This is the second in a series of posts about the books that have helped to get me to where I am today, namely starting a DPhil in theology. The first covered J. R. R. Tolkien’s Tree and Leaf, an unusual book by the writer who has had perhaps the most influence on my imagination of anyone. Other books, less well-rooted in my heart, indeed encountered by chance and bought on a whim, have nonetheless had a profound effect on my thinking.
Critique proves to be a remarkably efficient and smooth-running machine for registering the limits and insufficiencies of texts… It is conspicuously silent, however, on the many other reasons why we are drawn to works of art: aesthetic pleasure, increased self-understanding, moral reflection, perceptual reinvigoration, ecstatic self-loss, emotional consolation, or heightened sensation — to name just a few. (The Limits of Critique, p.188)
The Limits of Critique, by Rita Felski
If there is one book that is directly responsible for getting me on the road back to graduate school it is The Limits of Critique. At the end of my undergraduate degree in English, I found myself disappointed by the literary conversation in academia. I had settled on an English major because of a lifelong fascination (OK, obsession) with stories: how they work, why some take root in the public imagination and others don’t, how they move us, how they show us parts of ourselves that we didn’t know about before. By the end of my four years at Dartmouth, however, I had discovered that for the most part, these questions were not being asked in English departments. Instead, literary studies had expanded into cultural studies, using literature as the medium of investigation, and the methods employed were what Felski and others have called “symptomatic reading.”
The concern in this mode of literary analysis is to demonstrate how the text manifests symptoms of a variety of cultural and societal distresses our dysfunctions. Symptomatic readings are engaged to show how a text undercuts itself and undermines, legitimates, or otherwise manifests a particular set of concerns. Such concerns include the economic (championed by Marxist readings), gendered (pioneered by feminist readings), and specifically oppressive (addressed by schools such as queer and postcolonial studies). Being made to study these modes of analysis in my undergraduate courses went lightyears towards breaking me out of the white, upper-middle class, bourgeois life that had led me to those very classrooms. I continue to be challenged by scholars in all of these traditions.
These discourses are vital to the welfare of society and offer a needed corrective to generations of straight, white men dictating the terms of literary discourse. They continue to form and inform my work. But they did not go very far in helping me to answer the questions that continued to burn in my imagination: how do stories work? Why do people read some books and not others? What makes a book great? Disheartened, I gave up on literary studies and followed my other passion into seminary. At the very least, theologians seemed to be taking stories seriously on their own terms because many theologians are interested in how stories work on readers and participants in the narratives certain stories describe. Thank goodness I did, or I wouldn’t be here now. Indeed in the great web of serendipity, coming to seminary in Berkeley introduced me to one of the country’s finest bookstores. Years after turning my back on a dream of doctoral work in literature, I found myself browsing the shelves of City Lights Books in San Francisco, and I happened upon The Limits of Critique and my heart was strangely warmed.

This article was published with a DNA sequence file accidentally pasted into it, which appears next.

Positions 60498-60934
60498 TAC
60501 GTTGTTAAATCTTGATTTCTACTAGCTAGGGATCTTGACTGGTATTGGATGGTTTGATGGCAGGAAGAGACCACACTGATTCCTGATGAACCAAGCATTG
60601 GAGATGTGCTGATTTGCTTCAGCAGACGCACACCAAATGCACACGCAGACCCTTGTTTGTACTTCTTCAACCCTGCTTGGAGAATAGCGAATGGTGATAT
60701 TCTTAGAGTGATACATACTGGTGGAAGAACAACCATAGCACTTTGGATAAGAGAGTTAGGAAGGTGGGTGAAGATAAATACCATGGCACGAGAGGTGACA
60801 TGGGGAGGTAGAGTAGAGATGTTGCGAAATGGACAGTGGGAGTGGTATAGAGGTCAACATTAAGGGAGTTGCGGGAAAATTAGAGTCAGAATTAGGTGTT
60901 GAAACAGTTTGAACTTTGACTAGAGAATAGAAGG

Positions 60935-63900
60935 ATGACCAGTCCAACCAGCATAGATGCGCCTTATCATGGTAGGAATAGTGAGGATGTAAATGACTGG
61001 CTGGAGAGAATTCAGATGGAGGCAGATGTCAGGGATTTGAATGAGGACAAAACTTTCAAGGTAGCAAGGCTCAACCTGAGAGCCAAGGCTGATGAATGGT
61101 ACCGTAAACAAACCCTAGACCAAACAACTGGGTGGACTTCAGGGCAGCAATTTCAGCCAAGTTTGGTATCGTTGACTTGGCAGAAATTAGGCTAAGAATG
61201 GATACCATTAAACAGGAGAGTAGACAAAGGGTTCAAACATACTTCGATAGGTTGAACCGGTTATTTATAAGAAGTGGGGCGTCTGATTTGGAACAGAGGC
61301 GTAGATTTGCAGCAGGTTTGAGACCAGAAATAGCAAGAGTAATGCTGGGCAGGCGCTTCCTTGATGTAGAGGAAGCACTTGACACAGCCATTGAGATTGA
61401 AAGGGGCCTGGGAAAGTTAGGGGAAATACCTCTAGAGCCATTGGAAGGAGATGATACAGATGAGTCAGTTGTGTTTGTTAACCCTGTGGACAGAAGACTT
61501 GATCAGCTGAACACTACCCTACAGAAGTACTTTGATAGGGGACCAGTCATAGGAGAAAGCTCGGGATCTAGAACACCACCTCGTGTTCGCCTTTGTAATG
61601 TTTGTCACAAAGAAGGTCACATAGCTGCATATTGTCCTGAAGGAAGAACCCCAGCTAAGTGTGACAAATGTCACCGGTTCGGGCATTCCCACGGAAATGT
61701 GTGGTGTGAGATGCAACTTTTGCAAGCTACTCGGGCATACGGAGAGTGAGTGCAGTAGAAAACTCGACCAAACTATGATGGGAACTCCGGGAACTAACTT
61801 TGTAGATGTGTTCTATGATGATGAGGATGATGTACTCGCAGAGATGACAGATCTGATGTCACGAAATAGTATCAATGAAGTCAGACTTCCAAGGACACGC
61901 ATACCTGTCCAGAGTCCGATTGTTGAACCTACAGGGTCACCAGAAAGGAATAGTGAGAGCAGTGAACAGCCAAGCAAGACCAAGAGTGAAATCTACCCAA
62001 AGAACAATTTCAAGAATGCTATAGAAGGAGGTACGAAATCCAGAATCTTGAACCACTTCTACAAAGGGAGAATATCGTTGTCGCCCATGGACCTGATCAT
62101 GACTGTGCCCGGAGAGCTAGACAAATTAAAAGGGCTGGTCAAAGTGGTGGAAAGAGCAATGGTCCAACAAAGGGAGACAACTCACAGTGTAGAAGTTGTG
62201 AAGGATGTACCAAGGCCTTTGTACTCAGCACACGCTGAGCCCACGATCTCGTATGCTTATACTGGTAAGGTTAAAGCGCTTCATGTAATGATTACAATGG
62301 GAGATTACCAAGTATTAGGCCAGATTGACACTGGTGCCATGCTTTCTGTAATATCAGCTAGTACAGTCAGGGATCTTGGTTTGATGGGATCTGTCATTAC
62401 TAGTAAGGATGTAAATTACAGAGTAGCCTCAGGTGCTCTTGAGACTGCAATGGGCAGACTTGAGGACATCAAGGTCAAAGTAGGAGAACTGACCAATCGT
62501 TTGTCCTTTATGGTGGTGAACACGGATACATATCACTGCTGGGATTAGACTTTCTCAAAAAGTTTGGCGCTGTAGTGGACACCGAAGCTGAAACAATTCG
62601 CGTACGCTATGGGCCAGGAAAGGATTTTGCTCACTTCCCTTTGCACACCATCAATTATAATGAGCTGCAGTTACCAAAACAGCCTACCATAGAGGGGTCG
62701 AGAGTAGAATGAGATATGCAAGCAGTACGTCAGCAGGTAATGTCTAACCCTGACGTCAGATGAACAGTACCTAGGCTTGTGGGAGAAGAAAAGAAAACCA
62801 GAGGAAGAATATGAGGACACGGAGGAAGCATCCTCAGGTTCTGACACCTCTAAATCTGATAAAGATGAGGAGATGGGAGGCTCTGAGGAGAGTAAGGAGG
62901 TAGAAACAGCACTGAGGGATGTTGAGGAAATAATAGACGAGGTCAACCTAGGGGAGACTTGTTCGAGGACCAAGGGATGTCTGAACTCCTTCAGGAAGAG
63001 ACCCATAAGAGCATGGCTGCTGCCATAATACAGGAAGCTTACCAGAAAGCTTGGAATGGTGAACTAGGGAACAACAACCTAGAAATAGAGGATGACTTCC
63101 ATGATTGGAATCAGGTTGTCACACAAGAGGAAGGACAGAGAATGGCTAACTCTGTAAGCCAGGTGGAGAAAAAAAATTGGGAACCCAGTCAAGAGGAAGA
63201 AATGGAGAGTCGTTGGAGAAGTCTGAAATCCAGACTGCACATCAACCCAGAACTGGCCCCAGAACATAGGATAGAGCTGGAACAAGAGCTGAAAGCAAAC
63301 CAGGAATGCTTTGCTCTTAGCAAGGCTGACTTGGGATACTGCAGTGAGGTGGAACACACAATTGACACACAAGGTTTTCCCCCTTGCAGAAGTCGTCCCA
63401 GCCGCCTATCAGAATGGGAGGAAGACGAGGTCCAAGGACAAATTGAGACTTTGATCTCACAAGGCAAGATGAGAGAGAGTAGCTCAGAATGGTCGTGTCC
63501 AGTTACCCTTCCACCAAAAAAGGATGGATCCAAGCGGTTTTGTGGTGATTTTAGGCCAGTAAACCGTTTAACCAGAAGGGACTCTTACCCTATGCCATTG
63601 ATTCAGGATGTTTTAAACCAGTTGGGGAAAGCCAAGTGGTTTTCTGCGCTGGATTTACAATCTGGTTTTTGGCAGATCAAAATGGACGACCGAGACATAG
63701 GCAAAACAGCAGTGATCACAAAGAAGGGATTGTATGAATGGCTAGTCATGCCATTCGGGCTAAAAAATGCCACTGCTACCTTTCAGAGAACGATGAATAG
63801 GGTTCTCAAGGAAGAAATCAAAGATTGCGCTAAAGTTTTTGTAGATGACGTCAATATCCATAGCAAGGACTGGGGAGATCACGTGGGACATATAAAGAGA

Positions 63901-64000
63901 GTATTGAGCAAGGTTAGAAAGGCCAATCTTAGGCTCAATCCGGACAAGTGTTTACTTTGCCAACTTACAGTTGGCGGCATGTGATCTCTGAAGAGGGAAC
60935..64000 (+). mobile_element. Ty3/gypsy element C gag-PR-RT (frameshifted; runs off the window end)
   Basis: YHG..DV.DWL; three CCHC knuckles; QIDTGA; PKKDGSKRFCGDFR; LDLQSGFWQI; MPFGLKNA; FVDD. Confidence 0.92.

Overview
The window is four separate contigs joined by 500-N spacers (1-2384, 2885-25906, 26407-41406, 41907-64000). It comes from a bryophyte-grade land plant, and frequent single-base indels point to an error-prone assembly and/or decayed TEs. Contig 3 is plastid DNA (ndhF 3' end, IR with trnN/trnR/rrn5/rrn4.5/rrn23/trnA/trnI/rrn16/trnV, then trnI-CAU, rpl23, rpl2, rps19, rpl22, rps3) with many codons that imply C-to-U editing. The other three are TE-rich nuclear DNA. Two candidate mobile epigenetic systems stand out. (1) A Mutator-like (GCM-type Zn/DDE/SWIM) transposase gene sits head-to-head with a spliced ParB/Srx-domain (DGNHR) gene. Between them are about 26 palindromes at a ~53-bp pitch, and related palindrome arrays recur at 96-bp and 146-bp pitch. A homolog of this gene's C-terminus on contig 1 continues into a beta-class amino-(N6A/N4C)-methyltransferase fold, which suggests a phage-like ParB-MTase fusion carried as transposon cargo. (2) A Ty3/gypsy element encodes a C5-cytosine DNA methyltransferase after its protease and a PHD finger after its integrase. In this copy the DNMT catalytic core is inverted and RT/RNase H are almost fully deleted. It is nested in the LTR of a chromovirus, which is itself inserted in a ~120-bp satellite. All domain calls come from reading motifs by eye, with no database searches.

In this short book, Felski aims directly at the state of literary studies in the academy. In the end, The Limits of Critique is a plea for sanity in the study of literature and an argument in the vital battle to advance the value of the study of the humanities.
Most pointedly, Felski aims her analysis at symptomatic reading. A published feminist literary critic and professor of English at the University of Virginia, Felski had begun to find herself dissatisfied with the state of literary studies and offers The Limits of Critique as the beginning of a conversation about what is keeping the study of literature so bound up in its own internal conversation and why such privilege has been conferred on a style of reading that seems to treat the work under consideration with such disdain. The concern of symptomatic reading is always to get “under” or “behind” or “beyond” a text in order to see what it is “really up to.” Borrowing from another of my favorite thinkers on language and meaning, Paul Ricoeur, Felski begins to experiment with leaving behind the “hermeneutics of suspicion” that characterizes symptomatic reading, and adopting a “hermeneutic of generosity” that is interested in what the text is trying to do and concerns itself with the dynamics of the text itself and the text’s relationship to its history, context, and readership.
That anyone in the world of literary studies was taking these ideas seriously struck me as profoundly exciting: serious scholars are asking questions not unlike my own! It was around this time that I began to have some sense that there might be a place for me in the academic study of literature, meaning, imagination, and narrative. It is no secret that the academy has its own trends and fashions. Perhaps The Limits of Critique heralds a shift in fashion, back toward narrative and the power of fiction on its own terms.
Felski concludes Limits with a gesture towards the Actor-Network Theory (ANT) of Bruno Latour which attempts to situate art (among other things) within a series or web of relationships. I am looking forward to learning more about Latour’s thought as it might help me understand how imagination and works of fiction relate to people of faith and help them to interpret their experience and make sense of the world and their faith.